I don't know why these things always come down to a pissing match.
I don't recall exactly who brought up an AVC, but you keep referring to an AVC in the system as an air release. Don has a 2-stage jet pump. He does not need an air release because he has no excess air. You don't put air releases on a well system unless it somehow makes air, like some wells near here that are naturally gassy.
I just love it when a DIY tries to tell me how a well system works. Let me rephrase my answer. It's not about the pressure of air in the tank, because pressure is always controlled by the pump. It doesn't matter if you put 20 psi in the tank or 60 psi or air in the tank. The pump controls the pressure, not the air. What one tries to do is achieve about a 50/50 mixture of water/air based on volume. The volume of air in the tank determines the drawdown.
Heck, I did one the other day and supercharged it to 2/3's air. Probably had close to a 15 gallon draw down on an 82 gallon tank. Also, here's a little trick. Most pressure switches are set either 30/50 or 40/60. Tweak the switch to 30/60 to get a little better drawdown.
I think I was the one that said that I did not have a AVC, Because they did not work for me, My pump or tank.
Sorry if I was the one that confused the unknowing.
You can get off your high horse cuz you are not the only one that knows how a well system works. Go back and reread post #7. Here, I'll make it easy for you.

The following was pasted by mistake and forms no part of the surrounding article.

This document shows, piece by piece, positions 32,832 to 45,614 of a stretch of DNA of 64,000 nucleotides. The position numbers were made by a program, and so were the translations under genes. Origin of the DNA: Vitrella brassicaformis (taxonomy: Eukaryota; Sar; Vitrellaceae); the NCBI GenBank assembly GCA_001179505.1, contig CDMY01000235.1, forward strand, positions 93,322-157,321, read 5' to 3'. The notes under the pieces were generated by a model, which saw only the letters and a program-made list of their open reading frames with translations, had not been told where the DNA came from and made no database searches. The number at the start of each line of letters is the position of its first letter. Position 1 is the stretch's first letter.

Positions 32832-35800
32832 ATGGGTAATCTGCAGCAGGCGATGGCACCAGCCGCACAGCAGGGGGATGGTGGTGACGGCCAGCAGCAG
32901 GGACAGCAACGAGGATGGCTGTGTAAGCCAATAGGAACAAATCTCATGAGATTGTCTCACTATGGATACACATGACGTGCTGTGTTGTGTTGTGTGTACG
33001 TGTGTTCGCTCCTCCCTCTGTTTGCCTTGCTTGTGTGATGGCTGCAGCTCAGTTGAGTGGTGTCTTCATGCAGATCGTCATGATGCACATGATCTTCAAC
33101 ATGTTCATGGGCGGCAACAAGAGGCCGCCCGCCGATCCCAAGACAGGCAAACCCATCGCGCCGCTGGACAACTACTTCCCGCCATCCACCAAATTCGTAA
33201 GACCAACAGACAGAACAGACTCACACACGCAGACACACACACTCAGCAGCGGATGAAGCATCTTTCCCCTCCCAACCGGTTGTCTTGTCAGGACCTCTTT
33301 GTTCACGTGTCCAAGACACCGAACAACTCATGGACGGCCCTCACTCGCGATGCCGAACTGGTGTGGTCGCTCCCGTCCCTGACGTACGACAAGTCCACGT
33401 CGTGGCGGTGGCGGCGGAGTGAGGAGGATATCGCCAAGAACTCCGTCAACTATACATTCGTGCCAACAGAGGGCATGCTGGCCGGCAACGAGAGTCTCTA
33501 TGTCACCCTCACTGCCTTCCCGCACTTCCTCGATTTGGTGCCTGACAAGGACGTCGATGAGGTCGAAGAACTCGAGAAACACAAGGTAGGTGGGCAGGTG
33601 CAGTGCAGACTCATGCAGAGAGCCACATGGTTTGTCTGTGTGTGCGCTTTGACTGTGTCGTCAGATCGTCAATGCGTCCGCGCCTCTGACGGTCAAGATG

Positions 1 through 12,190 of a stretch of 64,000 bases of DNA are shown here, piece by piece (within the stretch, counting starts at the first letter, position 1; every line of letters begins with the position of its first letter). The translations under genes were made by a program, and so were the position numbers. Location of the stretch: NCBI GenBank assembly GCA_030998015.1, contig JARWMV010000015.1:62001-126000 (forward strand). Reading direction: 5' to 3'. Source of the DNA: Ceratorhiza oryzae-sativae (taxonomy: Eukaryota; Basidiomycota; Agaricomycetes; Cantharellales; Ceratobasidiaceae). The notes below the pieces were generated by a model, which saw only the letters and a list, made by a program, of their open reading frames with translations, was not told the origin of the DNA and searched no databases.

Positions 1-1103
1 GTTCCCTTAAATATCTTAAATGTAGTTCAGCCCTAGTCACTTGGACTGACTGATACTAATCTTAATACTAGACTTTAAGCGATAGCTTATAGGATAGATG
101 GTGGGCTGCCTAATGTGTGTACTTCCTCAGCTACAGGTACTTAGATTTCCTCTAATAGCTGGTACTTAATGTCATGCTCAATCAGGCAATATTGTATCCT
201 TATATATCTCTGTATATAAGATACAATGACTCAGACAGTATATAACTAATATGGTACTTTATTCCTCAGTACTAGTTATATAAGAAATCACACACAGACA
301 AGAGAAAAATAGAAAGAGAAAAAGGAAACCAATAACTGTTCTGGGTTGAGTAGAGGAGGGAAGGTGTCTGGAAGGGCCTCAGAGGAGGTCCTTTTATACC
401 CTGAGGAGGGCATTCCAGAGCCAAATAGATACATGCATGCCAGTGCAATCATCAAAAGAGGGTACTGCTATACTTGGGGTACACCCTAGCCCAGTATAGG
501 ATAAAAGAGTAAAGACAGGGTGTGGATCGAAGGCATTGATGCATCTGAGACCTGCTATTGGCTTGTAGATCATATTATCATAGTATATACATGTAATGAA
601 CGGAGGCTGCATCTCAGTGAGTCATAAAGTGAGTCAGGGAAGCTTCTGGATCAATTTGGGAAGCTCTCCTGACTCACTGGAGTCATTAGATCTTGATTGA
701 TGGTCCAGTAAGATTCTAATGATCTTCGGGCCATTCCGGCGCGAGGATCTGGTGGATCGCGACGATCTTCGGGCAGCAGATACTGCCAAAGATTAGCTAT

There is no such thing as "pre-pressurizing a non-bladder tank, because there is no way to keep the air in it, and the "pressure" will ALWAYS be the same as the water pressure at that moment. The best you can do is turn the pump on, and then when the tank is full, let a faucet "drip" slowly so it does not drop the system pressure too quickly. Then inject air into the tank to force the water level down to the desired point, (it will have to be by "guess" unless you have a glass sight gauge to show the water level). Then close the faucet.
hj, if the air is humid enough, the sweat level on the tank should give clear indication of the water level if you wait for the tank side to warm up to its surroundings. One can always lick the side of the tank with a propane torch to hurry along the process. I can usually tell just by holding my hand against the side of the tank, where the level is at but then around here water from the ground is damn cold.
Do you have a pressure gauge on the tank? I put in a nipple and a Tee so that I can have both a gauge and a schrader valve to use with my compressor. Half a century ago, I used a bicycle pump to add air to the tank. The tank was tucked under the stair landing and there was no room to stand up so I had to work the bicycle pump sideways. Remember it like it was yesterday.
When the pump is off , I would think that it is reading the tank pressure.
I could add another meter, but would have to worry about it freezing.
I have a heat tape to keep the regulator and Pressure switch from freezing.
But that is quite true. The float release is designed for submersibles.Quote:
My understanding is there are two types of AVC. One style only lets air out and works in conjunction with a submersible and a bleeder/snifter. The other kind takes air in and works with a piston or jet pump...